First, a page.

‘They think HIV is just a story’

2011-02-19 16:33

The youth don’t fear contracting HIV – and young girls will have unprotected sex with older men for cash and fancy hairstyles.

These are some of the revelations that emerged during a City Press roundtable discussion with learners as the country observed STI/Condom Week.

Learners from Phandimfundo High School on the East Rand, which recently won a public speaking competition on sexuality organised by the Ekurhuleni Municipality, discussed issues ranging from government’s proposed voluntary counselling and testing campaign, to condoms in schools and attitudes towards HIV.

The learners expressed ignorance of STI/Condom Week, saying this was a sign that government was not effectively communicating with the youth.

They were critical of government’s plan to extend voluntary counselling and testing for HIV to high schools. Said Grade 10 ­learner Lebogang Nchabeleng: “As much as we need to know our ­status we are not ready to deal with the consequences because that might disturb our studies.”

The learners said because of the stigma attached to HIV, testing in schools would cause panic and suspicion.

“If you cough in class people will start saying: vele yiyo! (you’ve got the virus!) It’s better if people go to clinics if they want to get tested,” said Grade 11 learner Kutlwano Phasha.

The discussion also brought home the reality that while ­messages of safe sex and HIV awareness are sent out daily through the mass media, young people still find it hard to get their parents to discuss sex openly. Learners said it was easier to ­discuss the subject with their teachers.

“We should be able to talk to our parents about sex and not just leave things like that because we say it’s our culture. I don’t know why our parents should not want to talk about sex,” said Happy Malapane, also in Grade 11.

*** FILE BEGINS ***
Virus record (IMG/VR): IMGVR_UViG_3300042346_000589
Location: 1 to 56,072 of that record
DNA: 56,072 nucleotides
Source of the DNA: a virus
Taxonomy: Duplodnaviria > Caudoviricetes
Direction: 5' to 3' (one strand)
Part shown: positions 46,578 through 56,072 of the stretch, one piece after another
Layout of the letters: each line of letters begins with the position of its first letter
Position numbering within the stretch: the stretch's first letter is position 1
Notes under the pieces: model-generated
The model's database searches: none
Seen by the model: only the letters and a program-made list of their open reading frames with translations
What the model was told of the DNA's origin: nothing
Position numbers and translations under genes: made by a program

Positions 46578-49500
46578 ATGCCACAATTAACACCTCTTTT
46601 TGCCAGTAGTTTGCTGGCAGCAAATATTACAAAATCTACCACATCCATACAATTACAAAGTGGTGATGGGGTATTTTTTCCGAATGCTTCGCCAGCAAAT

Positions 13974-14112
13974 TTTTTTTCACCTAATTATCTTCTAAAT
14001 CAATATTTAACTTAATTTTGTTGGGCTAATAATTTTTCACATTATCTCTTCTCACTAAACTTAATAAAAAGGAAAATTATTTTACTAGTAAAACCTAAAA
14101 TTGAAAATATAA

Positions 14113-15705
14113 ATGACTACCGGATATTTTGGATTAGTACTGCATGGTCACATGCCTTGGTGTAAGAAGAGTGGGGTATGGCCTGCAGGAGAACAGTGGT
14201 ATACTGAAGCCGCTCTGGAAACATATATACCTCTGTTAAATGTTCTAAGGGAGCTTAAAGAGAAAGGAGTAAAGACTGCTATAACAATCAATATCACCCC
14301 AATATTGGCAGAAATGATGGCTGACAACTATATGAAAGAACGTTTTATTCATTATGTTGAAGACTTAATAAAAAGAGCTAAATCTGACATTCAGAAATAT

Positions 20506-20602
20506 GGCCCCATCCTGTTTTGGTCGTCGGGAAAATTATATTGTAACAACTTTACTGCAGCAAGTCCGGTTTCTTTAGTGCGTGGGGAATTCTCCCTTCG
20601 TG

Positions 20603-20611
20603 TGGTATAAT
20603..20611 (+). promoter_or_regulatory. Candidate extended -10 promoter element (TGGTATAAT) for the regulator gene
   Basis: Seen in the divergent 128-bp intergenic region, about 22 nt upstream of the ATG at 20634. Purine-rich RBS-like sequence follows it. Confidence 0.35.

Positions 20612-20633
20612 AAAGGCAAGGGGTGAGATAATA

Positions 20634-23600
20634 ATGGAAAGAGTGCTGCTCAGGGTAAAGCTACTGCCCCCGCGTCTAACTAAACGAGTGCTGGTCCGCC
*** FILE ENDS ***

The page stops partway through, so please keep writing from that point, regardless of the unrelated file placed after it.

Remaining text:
The learners, who live in informal settlements and townships, said poverty was one of the factors contributing to relationships ­between youths and older men or “sugar daddies”.

In most instances, said the learners, young girls gave in to demands for unprotected sex with older men because they felt indebted to them due to the fact that they often ­depended on them financially.

S’thembiso Maphanga said: “Poverty plays a role because, for example, when a girl is in a relationship with a youngster who can only buy her a R50 gift once in a while then she is tempted to be involved with an older man who will give her R200 every week and he can do as he likes with her.”

Said Phasha: “Girls won’t say no to sugar daddies when they don’t want to use a condom, because they buy them presents and give them money for hairstyles.”

The discussion revealed some worrying attitudes towards HIV and condom use among the youth.

“People are not afraid of HIV, they think that all of us are going to die anyway, so what?” said ­Malapane.

Mduduzi Thanjekwayo said: “They think HIV is just a story, they don’t care!”

The issue of the legal age for consensual sex (16 years) also came under scrutiny.

“There is too much peer pressure on youth to have sex but at 16 we are still very young,” said Thabang Maepa.

Malapane said: “If you don’t have sex they say you are not strengthening your love for each other. So if you have sex then they say you are doing the right thing.”

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